7 Tips to Form Relationships in Online Learning
Online learning is, in many ways, more difficult than traditional classroom learning. As an online student, you have to work with your instructors so that they can provide the learning and attention you need. In the online environment, you can’t sit in the back of the classroom and hide. So avoiding any relationship is impossible. It’s up to you to get to know your instructor, and make sure they know you.
Even though the relationship will most likely last only five or six weeks, it can be rewarding. Here are six ways to build a relationship with an online instructor:
1. Post your introduction as soon as you have access to your online course. Instructors recognize early participation is often a sign that you are a dedicated student.
2. Read your instructor’s bio before the course begins. You will get a good look at the instructor’s personality. You will know if they are going to be very formal or have a more casual relationship with you from the information they share and the way they write.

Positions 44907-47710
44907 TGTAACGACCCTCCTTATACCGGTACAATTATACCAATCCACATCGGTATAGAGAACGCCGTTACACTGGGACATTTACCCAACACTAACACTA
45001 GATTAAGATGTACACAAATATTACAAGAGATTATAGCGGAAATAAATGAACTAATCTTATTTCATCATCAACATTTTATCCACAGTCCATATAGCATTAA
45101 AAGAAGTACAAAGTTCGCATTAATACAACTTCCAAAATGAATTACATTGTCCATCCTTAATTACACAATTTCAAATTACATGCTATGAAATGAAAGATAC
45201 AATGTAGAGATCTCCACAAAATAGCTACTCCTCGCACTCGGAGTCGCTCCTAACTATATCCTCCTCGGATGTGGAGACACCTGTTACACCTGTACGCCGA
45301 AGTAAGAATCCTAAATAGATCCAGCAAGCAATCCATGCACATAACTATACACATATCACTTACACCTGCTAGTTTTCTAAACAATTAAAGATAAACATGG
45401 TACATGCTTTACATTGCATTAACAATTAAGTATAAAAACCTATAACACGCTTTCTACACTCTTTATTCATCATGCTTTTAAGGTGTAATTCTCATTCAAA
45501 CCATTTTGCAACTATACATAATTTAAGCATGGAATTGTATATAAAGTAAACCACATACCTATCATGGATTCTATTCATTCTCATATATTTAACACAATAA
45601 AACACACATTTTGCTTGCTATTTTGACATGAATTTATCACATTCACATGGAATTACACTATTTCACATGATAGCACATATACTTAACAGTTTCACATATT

3. Make sure that you read the announcements. Check for news each time you log in to the online classroom.
4. If you don’t understand something, ask! Instructors appreciate it when you ask for help rather than guessing.
5. Remember to use APA format throughout every written assignment, even the first page.
6. Write detailed discussion posts. And check back to read the replies to your post.
7. Don’t be afraid to disagree with or challenge your instructor. Just make sure that you have good support for what you are saying.
At the end of the course, be sure to fill out the end-of-course survey. This feedback is important for instructors to improve. Every once in a while, you’ll meet a special instructor who creates a great experience in the online classroom. Please take a minute to send them an email and say thanks. Instructors love to hear that their students appreciate them.
Follow these steps, and you’ll build a positive relationship with your instructor. Who knows? You may even find that your short-term instructor becomes a longtime mentor.
Written by Judi Muhammad
Judi teaches courses in psychology as an Associate Faculty member with Ashford University.